The word “Dystonia” is composed of Dys (meaning abnormal) and Tonia ( meaning the tone ) . The tone represents how flexible or stiff is a part of the body. Oppenheim coined the word “Dystonia” in 1911 to describe an abnormal muscle tone, different from what was observed following stroke (spasticity). Oppenheim described children, from Ashkenazi Jewish descent, affected with generalized dystonia and called this condition “ Dystonia musculorum deformans”. In 1989, Laurie Ozelius established that a gene (called DYT1) on chromosome 9 was responsible of the ‘Oppenheim dystonia”.

 http://en.wikipedia.org/wiki/Hermann_Oppenheim

http://brain.oxfordjournals.org/content/97/1/793.extract

http://www.ncbi.nlm.nih.gov/pubmed/2576373

Cervical dystonia: what does the examination look for?

Cervical dystonia: what does the examination look for? Dr Marion tells you how the clinical examination is important to optimise the Botox treatment.

Cervical dystonia: what does the examination look for?

 Patients with cervical dystonia described at onset an intermittent feeling of pulling in the neck muscles; over the months, the head take an abnormal posture. Torticollis is defined by the head (the chin) turned to one side; laterocollis by the head tilt toward one shoulder; retrocollis by the head pulled backward in extension, chin up; antecollis by the  head  flexed downward, chin down to the chest. These abnormal postures are due to the involuntary movement of the neck on the trunk. There is also the possibility of abnormal movement of the head on the neck, the head going forward like a goose or going backward giving a double chin posture.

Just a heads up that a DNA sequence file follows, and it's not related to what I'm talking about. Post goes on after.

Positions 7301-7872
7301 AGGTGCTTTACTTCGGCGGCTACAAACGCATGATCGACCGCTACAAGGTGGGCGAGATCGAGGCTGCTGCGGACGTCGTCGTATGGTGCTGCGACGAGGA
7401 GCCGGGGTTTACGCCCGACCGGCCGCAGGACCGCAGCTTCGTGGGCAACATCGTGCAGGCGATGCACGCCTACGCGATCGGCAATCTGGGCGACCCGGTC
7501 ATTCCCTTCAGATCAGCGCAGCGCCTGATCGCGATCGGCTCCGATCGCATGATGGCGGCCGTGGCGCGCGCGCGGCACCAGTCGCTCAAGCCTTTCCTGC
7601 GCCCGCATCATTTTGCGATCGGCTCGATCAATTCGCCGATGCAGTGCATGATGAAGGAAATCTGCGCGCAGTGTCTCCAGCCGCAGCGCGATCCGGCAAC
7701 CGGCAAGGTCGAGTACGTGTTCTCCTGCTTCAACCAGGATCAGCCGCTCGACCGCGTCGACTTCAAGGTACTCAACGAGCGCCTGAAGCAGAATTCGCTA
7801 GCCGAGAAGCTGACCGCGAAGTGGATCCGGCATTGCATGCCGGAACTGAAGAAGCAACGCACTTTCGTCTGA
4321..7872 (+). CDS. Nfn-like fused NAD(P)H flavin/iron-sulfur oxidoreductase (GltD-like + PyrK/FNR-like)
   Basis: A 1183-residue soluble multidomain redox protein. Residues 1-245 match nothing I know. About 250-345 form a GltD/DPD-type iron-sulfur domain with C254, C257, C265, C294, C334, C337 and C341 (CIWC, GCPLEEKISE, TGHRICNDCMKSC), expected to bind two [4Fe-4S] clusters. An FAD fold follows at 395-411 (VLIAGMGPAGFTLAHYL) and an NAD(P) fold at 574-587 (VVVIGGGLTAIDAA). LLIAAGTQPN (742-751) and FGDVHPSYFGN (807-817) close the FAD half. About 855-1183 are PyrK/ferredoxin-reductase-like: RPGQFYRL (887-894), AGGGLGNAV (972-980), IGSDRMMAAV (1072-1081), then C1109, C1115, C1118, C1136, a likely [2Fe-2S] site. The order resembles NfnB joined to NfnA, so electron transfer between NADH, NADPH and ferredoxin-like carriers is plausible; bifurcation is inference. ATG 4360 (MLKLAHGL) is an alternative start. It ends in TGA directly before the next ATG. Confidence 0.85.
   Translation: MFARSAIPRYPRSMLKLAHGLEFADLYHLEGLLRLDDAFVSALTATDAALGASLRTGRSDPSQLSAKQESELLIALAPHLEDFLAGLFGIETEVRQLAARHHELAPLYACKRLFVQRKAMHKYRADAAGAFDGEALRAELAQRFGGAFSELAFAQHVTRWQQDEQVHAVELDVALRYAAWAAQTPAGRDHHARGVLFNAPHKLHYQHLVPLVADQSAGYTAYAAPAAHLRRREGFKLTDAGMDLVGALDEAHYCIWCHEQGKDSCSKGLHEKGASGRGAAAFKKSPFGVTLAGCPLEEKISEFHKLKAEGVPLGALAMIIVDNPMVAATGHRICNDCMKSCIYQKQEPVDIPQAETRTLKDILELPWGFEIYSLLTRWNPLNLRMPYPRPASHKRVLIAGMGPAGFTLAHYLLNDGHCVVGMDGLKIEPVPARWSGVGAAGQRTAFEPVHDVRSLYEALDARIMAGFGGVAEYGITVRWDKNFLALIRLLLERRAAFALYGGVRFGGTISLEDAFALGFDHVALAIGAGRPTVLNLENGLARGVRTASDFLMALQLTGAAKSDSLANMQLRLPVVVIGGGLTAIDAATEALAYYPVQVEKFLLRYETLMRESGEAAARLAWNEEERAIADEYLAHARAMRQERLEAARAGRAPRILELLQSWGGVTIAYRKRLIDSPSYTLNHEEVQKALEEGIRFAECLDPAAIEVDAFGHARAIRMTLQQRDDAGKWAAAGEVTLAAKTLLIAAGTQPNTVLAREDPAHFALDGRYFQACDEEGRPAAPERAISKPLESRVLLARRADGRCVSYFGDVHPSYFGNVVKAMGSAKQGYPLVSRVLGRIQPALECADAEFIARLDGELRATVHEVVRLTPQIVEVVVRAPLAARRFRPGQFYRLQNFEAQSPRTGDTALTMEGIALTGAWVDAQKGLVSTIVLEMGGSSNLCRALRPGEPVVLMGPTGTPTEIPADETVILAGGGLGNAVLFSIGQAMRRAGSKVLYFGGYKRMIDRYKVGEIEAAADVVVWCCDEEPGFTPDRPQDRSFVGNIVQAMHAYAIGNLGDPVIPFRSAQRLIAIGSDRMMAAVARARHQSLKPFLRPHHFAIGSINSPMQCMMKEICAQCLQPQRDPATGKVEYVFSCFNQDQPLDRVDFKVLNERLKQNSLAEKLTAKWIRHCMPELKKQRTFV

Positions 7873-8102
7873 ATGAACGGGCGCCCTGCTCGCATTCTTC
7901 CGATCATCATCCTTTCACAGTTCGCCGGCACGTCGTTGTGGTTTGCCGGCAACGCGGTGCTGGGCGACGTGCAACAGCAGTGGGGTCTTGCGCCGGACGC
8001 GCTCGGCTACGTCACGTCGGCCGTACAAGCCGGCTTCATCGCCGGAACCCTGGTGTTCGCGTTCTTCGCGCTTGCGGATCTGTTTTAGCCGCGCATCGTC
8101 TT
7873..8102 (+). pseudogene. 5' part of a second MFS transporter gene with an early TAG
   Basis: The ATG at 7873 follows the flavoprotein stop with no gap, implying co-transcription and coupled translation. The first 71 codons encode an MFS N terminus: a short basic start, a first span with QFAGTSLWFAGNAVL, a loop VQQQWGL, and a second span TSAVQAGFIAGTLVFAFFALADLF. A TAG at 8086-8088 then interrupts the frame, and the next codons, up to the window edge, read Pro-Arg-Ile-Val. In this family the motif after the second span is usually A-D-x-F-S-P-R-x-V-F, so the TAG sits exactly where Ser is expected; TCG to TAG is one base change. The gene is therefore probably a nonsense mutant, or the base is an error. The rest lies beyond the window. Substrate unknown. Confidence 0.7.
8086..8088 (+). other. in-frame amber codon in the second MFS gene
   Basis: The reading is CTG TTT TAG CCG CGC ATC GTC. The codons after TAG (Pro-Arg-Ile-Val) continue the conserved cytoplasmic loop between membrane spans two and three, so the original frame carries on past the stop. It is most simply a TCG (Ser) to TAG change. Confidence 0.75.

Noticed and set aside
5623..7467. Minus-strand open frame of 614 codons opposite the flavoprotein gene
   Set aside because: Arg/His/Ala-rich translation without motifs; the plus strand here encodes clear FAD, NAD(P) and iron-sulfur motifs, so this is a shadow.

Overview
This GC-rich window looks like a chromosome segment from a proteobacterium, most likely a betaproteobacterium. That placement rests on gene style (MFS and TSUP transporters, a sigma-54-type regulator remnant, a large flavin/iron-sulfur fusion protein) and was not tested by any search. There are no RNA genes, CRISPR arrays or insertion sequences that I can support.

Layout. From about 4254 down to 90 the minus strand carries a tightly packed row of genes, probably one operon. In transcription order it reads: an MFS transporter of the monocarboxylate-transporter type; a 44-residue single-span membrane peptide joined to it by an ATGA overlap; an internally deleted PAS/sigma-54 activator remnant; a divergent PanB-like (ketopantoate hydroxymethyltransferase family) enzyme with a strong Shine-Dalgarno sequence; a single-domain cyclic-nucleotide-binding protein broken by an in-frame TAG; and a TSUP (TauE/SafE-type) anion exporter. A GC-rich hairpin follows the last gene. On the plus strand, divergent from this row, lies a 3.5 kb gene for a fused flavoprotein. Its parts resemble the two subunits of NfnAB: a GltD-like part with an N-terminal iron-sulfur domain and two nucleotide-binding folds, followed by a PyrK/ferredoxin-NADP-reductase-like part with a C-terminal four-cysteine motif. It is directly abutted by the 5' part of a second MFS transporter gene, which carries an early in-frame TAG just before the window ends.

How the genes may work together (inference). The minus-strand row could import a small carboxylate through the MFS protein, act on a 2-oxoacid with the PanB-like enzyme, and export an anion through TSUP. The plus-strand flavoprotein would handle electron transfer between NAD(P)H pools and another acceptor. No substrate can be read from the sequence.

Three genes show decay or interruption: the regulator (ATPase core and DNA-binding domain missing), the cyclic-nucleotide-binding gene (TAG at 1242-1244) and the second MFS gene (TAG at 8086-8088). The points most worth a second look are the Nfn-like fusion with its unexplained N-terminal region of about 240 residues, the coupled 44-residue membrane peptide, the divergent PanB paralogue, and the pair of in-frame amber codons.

The diagnosis of cervical dystonia is made on the involuntary movement and the abnormal posture of the head, and often delays by many years from the onset of symptoms. They are other rare causes of abnormal posture of the head that a neurologist can exclude by a neurological examination and investigations.

 But like the BSP, every patient is different and need to be examined carefully to document precisely the abnormal dystonic posture to know which muscle is pulling too much! Then these muscles, which are responsible of the pulling, will be the one to inject with Botulinum toxin.  The difficulty comes from the action of the neck muscles which are often mixed (rotating the head on one side and tilting on the other side), resulting in mixed abnormal posture of the head (predominant rotation with a degree of tilt and extension).

It’s best to see the patient at his worst!

The patient is asked to walk, to stand up, to write or to lie down depending of the triggering factors. Usually the worst posture is achieved standing, eyes closed. The fixation of the eyes on an object helps the person to keep the head straight; when closing the eyes, the head lost the visual cue and shift to its maximal abnormal posture. Then to write down the degrees of the rotation, tilt, extension and flexion to be able at the next visit to assess the improvement under treatment.

It’s also important to see the patient at his best!

I ask the patient if he has a “geste antagoniste” (French expression also used by the Anglo-Saxons neurologists!); for instance stopping the pulling in rotation by touching with one finger the cheek without exerting an opposing force to the movement. What’s count is the improvement of the pulling by simply touching a part of the head or neck. It’s also called sensory trick and it’s a hallmark of the dystonic phenomenon.

Then when the posture is clearly documented, identifying which are the leading muscles behind, is based on surface anatomy (palpation) and functional anatomy (which muscle is doing what!).